The nuclear plans hinge on success in Kemmerer, Wyo. That is where PacifiCorp and Bill Gates-backed Terra Power plan to build a 500-megawatt plant that combines nuclear energy with molten salt storage. That combination allows faster dispatching of power to compensate for the ebbs and flows of wind and solar.

Ground has not been broken in Kemmerer, and there are still regulatory hurdles. Still, the Kemmerer plant is scheduled to come online in 2029. “There will have to be parallel construction schedules” with Kemmerer to get the Emery County plants online when the coal plants are closed in 2031 and 2032, Link acknowledged.

Lexi Tuddenham, executive director of HEAL Utah, was pleased that there will be “lives saved” when the coal plants are closed, but she was pessimistic that the nuclear plants could be built at a reasonable cost and on time. She noted the Kemmerer plant is already behind schedule.

“In short, we have never seen a nuclear power plant come online at the original cost and timeline,” said Tuddenham. “If that same thing is going to happen at Hunter and Huntiingon, it doesn’t help the community.”

Tuddenham also said the plants will also have to store their nuclear waste since the federal government has yet to devise a solution to store the waste, which is unsafe for thousands of years. “They’re going to have this waste in their backyard in a way that they’ve never had before. The storage is going to be for a long-term period, if not forever.”

Todd said if carbon neutrality is the goal, “then nuclear has to be part of those conversations. Hunter and Huntington are great places for those projects to take place considering the existing infrastructure and talented workforce.”

Earlier this year Rocky Mountain Director of Governmental Affairs Thom Carter told Utah legislators the company was all in on suing the federal government over the Ozone Transfer rule, which puts limits on how much pollution can drift from one state to another. Ozone-causing pollutants from the two Emery County plants are reaching Colorado and beyond, and that could have forced Rocky Mountain to install expensive pollution equipment or shut the plants down.

“There are real technical and procedural issues with the rule and, if implemented as written, there’s a real risk to the system reliability and adverse effects on customers in affected communities,” Carter said in January. “We, Rocky Mountain Power, plan to fully litigate this rule. We are marshaling all of our resources to put up the fight, but we need the state to be the lead and loudest voice in the fight.”

Utah legislators allocated $2 million to help with that fight. Rocky Mountain spokesman Dave Eskelsen says the company will still support a state lawsuit on the issue, but it believes it has a plan to meet EPA’s requirements.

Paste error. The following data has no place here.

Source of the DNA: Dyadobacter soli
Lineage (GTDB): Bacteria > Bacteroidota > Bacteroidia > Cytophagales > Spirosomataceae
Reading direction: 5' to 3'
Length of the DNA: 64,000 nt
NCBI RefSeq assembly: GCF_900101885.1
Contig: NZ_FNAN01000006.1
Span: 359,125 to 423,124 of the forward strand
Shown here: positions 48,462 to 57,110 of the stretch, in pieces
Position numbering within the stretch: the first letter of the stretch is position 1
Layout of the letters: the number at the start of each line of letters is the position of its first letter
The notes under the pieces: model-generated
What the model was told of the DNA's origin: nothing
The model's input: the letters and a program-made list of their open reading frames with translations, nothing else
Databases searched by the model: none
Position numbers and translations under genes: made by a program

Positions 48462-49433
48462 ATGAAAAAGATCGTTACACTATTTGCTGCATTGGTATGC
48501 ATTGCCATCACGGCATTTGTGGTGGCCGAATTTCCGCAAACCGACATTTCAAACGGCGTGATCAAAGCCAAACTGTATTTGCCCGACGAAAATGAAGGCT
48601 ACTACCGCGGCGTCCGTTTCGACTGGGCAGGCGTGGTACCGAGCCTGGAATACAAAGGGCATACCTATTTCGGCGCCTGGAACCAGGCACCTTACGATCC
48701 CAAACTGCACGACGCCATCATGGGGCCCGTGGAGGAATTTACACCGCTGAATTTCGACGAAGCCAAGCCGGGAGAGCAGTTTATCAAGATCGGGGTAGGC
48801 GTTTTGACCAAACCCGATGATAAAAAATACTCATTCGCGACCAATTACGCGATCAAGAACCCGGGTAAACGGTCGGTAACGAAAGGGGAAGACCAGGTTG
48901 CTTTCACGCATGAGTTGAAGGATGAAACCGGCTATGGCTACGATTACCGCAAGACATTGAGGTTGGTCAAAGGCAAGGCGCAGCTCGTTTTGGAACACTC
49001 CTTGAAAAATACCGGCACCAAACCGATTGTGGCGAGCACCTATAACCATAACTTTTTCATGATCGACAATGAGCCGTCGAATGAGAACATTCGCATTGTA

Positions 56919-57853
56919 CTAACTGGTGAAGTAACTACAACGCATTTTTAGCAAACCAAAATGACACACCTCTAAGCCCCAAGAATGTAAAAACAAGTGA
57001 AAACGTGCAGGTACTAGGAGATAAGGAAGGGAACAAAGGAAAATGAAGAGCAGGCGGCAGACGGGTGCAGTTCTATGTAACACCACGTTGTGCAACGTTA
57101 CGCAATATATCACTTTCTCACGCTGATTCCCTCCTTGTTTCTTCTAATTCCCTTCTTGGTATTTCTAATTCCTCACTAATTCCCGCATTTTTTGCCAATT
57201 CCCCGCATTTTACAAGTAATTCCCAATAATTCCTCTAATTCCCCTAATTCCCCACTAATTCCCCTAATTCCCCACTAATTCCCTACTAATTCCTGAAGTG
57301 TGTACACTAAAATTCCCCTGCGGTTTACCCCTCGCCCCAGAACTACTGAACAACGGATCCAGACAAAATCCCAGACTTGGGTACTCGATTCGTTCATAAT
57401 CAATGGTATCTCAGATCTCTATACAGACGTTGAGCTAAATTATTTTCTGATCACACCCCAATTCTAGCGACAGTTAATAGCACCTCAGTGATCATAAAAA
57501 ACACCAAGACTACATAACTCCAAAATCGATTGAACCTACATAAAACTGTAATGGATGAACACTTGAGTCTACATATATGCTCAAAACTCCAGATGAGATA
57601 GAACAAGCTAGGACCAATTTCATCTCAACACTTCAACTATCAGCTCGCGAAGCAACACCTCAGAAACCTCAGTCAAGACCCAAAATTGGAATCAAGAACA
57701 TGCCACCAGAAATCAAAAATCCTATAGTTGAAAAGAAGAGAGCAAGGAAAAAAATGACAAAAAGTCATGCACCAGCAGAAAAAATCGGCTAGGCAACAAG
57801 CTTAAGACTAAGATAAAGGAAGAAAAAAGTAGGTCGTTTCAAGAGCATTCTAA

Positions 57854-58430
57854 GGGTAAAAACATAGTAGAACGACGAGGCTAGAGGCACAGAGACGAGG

That plan includes ramping down power production from the plants during the ozone season from May to September, and adding “selective non-catalytic reduction” equipment at the plants to remove some of the pollutants. SNCR is cheaper to install but less effective than “selective catalytic reduction (SCR),” which removes far more pollutants. But the company believes that, combined with the ramping down, will be enough to comply.

“The state will continue to fight back against the ozone transport rule, but it’s wise for RMP to have a plan in place regardless of how those efforts turn out,” added Todd.

“It’s not one or the other” with regard to a lawsuit and meeting the requirements, said Link. “We have a federal law we have to comply with within a month.”

For years, the Sierra Club’s Beyond Coal campaign has targeted the two Utah power plants, pushing for their early retirement. The group welcomed Friday’s announcement, but voiced some doubts that RMP’s plan would accomplish much by way of emission reduction in the near term.

”We don’t want to bet this all on a wish and a hope and a dream,” said Lindsay Beebe, a Utah-based Sierra Club representative. “This has to be real. It has to be achievable.”

She scoffed at the utility’s decision to install SNCR. According to a calculation the group provided, RMP’s plan would reduce NOx emissions 3,180 tons a year versus 12,270 tons were SCR installed on all five of the two plants’ units. ”SNCR has a significantly cheaper capital cost, but actually it is less cost effective than SCR when you look at tons of pollution avoided,” Beebe said. “Hunter and Huntington are two of the most polluting coal plants in the country, and have been allowed to operate that way because PacifiCorp has been obstructing the Clean Air Act for decades. ... This is another example of PacifiCorp avoiding their obligation to operate coal plants responsibly by crafting a plan behind closed doors that falls short of keeping the public safe.”